2. If we double T by increasing the characteristic length scale, how does W vary?W ~ T3/2

2(3/2) = 2.83

W goes up by factor of 2.83

HOME WORK!

1. Differentiate solid, liquid and hybrid rockets

2. Derive an expression for coasting time and coasting altitude of a rocket with verticaltakeoff.

3. What is the purpose of thrust vector control in rockets?

4. Name two liquid propellants and two solid propellants.

5. Why is it better to launch a spaceship from near the equator?

6. Derive rocket equation to evaluate the relative velocity (V) in terms of effectiveexhaust velocity and mass ratio.

7. Derive an expression for the exit velocity of a rocket nozzle.

8. Prove that powered rocket altitude is a function of effective jet velocity, burning time

and mass ratio.

9. A 5,000 kg spacecraft is in Earth orbit traveling at a velocity of 7,790 m/s. Its engineis burned to accelerate it to a velocity of 12,000 m/s placing it on an escape trajectory.

The engine expels mass at a rate of 10 kg/s and an effective velocity of 3,000 m/s.

Calculate the duration of the burn.

10. Consider two rockets:

Rocket 1: n=3 stages, each stage with identical payload ratio, =0.25, exit

velocity, Ue=3,000 m/s, and structural coefficient,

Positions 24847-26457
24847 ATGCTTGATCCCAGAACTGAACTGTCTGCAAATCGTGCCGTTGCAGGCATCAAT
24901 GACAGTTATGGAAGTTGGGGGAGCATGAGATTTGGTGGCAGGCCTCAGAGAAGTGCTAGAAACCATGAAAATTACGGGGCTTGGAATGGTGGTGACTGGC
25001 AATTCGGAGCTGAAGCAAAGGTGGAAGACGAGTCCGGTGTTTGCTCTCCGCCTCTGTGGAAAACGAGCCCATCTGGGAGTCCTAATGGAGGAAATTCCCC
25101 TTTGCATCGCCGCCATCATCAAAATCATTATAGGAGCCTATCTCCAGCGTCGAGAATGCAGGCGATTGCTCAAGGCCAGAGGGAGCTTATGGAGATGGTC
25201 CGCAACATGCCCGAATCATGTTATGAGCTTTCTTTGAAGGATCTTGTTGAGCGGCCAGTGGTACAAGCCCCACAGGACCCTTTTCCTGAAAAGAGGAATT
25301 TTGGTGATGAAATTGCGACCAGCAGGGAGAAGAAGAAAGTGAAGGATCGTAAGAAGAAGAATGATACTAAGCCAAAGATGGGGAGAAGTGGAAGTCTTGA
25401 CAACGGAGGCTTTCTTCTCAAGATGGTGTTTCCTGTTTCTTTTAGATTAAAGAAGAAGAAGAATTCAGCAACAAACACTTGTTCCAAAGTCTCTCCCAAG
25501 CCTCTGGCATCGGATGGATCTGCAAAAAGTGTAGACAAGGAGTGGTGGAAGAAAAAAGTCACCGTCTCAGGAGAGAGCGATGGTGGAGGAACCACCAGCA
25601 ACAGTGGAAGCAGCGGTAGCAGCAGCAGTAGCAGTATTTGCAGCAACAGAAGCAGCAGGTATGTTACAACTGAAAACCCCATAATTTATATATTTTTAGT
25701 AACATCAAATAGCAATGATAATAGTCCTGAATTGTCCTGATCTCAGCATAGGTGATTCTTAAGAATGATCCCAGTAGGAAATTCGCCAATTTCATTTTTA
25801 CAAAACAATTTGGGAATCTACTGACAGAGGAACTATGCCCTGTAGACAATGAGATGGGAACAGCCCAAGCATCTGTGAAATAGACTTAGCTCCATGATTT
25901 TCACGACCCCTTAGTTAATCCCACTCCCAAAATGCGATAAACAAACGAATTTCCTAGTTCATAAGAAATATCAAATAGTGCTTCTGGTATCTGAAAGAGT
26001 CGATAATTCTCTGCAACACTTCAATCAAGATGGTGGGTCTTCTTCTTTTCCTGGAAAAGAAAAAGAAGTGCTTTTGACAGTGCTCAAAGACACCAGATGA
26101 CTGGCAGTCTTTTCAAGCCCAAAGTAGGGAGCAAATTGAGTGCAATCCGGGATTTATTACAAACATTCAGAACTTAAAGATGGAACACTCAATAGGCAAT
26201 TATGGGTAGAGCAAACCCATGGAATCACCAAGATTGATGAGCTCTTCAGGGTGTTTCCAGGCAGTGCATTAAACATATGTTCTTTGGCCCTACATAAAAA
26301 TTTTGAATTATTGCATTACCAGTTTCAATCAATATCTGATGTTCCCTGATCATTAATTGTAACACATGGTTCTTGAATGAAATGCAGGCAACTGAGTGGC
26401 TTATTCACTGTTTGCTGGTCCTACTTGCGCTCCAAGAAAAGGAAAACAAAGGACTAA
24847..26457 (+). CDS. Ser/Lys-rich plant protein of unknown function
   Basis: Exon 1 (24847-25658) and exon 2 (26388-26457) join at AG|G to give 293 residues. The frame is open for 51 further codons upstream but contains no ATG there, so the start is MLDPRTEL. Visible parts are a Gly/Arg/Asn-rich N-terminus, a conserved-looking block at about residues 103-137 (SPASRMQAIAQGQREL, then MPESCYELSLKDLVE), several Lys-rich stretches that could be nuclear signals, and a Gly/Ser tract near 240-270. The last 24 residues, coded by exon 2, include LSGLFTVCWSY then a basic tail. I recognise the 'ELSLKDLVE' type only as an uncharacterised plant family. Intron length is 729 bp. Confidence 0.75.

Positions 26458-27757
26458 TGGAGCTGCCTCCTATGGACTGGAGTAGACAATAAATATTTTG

=0.1. Rocket 2: n=5 stages, each stage with identical payload ratio, =0.5, exit

velocity, Ue=4,000 m/s, and structural coefficient, =0.2.

Which of these rockets has a larger overall mass ratio, Mo1/ML?

11. A rocket has a maximum flight speed to jet speed ratio of 0.2105 and specific

impulse equal to 204 seconds. Determine for a burn out time of 8 seconds.

• 8/3/2019 50406734 Propulsion Class Note Draft 2

41/41

(i) Effective jet velocity, (ii) Mass ratio and propellant mass fraction,

(iii) Maximum flight speed, and (iv) Altitude gain during powered and

coasting flights.12. Assume a rocket of total mass 100 tons, carrying a spacecraft payload of 1 ton. The

engines develop a constant exhaust velocity of 3,000 m/s. The structural mass is

assumed to be 10% of the fuel mass.1) Determine the velocity of this configuration as a single stage rocket2) If the rocket is divided into two smaller stages, each with half the fuel, and the

structural mass also shared equally, and the payload being the same,

determine the total velocity increment for the two stage configuration.

13. Repeat part (2), assuming 3 stages. What do you notice about the total velocityincrement as you add more and more stages? As an engineer, how would you

determine how many stages to use? .

14. A rocket engine burning liquid oxygen and liquid hydrogen operates at a

combustion chamber pressure of 75 atmospheres. If the nozzle is expanded to operate

at sea level, calculate the exhaust gas velocity relative to the rocket. Use the designcharts providing optimum mixture ratio, adiabatic flame temperature, gas molecular

weight, and specific heat ratio for liquid oxygen and liquid hydrogen.

15. What are the technological challenges for the design of multistage rocketswith both solid propellant motors and liquid propellant engines? Discuss about the

selection criteria of propellants, important hardware components, solid propellant grain

design and liquid engine design considerations, vectoring, cooling rocket systems, andmerits and demerits of solid and liquid rockets.